Based on a true story, Last Cab to Darwin is a rich and beautifully written character study that tells the story of Rex Macrae (Michael Caton), a taxi driver from Broken Hill diagnosed with terminal stomach cancer, who drives all the way to Darwin to try and take advantage of the new euthanasia laws being enacted in the Northern Territory. Actor turned director Jeremy Sims (Beneath Hill 60) and his regular collaborator playwright Reg Cribb (Last Train To Freo) came across the story and thought it was a beautiful allegory about a man driving to his death and learning the importance of life and friendship during the journey.
They first wrote Last Cab to Darwin as a stage play, and they have beautifully opened up the material for this film version. It becomes another variation on the classic road movie, but gives a rather unique Australian flavour to the tropes of the genre with generous touches of larrikin humour and some gorgeous scenery.
Last Cab To Darwin deals with a couple of important issues, including the controversial and deeply personal issue of euthanasia, and the state of race relations in contemporary Australia. But Sims and Cribb wanted to avoid becoming too preachy on the subject, and the film is leavened with generous touches of humour and warmth. And the script gets under the skin of its central character.
Integral to the success of the film is the performance of Caton, best known to audiences as the lovable larrikin Daryl Kerrigan from the classic The Castle, but his work also includes roles in beloved television series such as The Sullivans and Packed To The Rafters. Caton’s superb and nuanced performance here as a lonely and cynical man facing his own death demonstrates another side of his talents and ranks as some of his best work. He is an endearing and likeable character despite his flaws.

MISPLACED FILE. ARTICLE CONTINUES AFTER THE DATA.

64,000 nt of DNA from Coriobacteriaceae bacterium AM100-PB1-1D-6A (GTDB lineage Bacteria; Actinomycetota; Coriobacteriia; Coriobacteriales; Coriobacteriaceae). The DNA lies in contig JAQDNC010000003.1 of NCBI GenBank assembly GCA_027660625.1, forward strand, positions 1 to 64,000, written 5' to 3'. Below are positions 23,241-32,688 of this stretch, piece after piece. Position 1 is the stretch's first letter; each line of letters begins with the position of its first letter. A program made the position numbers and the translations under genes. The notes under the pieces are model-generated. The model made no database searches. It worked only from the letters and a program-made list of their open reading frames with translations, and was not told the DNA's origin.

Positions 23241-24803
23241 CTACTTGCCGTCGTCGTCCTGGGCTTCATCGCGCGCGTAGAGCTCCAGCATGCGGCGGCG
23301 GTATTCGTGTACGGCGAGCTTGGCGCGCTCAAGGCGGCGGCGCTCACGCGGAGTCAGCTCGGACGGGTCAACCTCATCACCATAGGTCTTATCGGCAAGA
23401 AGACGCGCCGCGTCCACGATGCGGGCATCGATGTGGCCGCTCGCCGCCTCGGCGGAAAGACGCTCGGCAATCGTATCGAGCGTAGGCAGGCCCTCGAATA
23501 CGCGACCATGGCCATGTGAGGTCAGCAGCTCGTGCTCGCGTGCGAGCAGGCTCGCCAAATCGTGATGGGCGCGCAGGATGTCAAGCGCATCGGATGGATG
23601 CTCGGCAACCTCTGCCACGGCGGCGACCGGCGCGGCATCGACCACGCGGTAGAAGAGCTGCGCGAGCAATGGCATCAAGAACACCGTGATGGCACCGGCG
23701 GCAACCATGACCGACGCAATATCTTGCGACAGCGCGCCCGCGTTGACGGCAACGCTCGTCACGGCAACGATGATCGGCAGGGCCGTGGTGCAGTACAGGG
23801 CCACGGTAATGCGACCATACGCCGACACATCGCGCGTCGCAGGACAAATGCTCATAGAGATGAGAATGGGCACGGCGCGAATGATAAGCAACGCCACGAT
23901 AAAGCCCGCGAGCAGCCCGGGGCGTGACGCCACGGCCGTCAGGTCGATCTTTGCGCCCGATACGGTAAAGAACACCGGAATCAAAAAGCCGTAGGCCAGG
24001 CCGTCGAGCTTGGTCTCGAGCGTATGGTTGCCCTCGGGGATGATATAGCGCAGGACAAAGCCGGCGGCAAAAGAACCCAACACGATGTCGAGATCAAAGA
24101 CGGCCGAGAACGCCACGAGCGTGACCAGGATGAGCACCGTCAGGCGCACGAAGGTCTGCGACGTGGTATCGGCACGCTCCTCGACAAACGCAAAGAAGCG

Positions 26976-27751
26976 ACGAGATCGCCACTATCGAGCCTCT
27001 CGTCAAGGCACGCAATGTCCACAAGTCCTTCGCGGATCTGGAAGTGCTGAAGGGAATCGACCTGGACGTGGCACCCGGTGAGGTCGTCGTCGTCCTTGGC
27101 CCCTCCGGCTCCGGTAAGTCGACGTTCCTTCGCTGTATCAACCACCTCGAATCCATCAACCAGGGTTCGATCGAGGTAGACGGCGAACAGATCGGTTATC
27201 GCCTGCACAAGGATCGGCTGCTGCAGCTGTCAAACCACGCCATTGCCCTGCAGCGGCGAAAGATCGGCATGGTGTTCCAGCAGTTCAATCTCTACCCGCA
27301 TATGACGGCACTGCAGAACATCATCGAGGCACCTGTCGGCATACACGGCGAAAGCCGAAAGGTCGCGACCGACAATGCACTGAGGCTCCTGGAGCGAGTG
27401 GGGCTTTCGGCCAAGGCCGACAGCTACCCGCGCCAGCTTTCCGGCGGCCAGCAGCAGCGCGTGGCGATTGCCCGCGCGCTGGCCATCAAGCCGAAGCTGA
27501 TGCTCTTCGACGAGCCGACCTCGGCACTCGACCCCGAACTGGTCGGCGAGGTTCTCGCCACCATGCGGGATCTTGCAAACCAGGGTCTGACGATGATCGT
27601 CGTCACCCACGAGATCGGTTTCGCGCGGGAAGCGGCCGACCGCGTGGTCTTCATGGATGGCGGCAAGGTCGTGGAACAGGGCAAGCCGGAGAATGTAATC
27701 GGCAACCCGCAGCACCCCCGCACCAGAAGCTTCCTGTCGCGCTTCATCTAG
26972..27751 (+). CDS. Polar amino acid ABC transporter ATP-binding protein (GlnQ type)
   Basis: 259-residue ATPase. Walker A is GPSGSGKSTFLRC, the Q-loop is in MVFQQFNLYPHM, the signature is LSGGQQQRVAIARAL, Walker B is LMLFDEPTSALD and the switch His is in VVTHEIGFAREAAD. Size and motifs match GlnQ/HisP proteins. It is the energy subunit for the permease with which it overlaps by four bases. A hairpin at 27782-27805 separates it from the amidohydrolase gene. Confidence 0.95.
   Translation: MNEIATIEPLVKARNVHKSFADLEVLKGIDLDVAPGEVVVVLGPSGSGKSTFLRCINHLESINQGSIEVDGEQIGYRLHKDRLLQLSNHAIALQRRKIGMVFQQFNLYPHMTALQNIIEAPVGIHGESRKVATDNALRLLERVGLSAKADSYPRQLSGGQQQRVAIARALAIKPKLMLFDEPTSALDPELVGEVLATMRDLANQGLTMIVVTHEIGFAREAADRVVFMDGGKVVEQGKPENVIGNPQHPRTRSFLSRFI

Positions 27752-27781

Mark Coles Smith (Airlock, Pawno, etc) brings an irrepressible sense of energy and mischief to his performance as Tilly, a young aboriginal footballer Rex picks up along the way and he gives the material the jolt of energy it needed. And Emma Hamilton is also good as Julie, a British nurse backpacking her way around Australia, and she brings a touch of compassion and warmth to her performance. Ningali Lawford-Wolf also resonates strongly and brings an emotional quality to her performance as Polly, the feisty aboriginal woman who lives across the street from Rex. Her sparring patter hides her real affection for the curmudgeonly loner.
Jacki Weaver plays the small role of Dr Farmer, who is keen to introduce euthanasia; she shows the tough side of a character whose obsession may have meant that she has forgotten her calling and her sense of compassion. Reg’s friends back home in Broken Hill are played by veterans like David Field and John Howard (from Sea Change). And there is a nice cameo from football legend Brian Taylor as a football coach.
Sims and his crew shot the film in Broken Hill, which has provided the evocative backdrop for a number of classic Australian films, from Wake In Fright to Mad Max and Priscilla Queen of the Desert. The town itself serves as something of a metaphor for Rex, who has a big wound inside of him that needs to be healed. The outback is very much a character in the film during the 2000 km journey. Last Cab to Darwin has been beautifully shot by cinematographer Steve Arnold, who has given it a burnished look reminiscent of some of the classic auteur films from the 70s. Ed Kuepper’s score is also evocative.
Last Cab to Darwin is an enjoyable, affecting and life affirming film that is one of the best local offerings to hit screens so far this year.
Director: Jeremy Sims
Cast: Michael Caton, Emma Hamilton and Jacki Weaver
Release Date: 6 August 2015
David Edwards is the editor of The Blurb and a contributor on film and television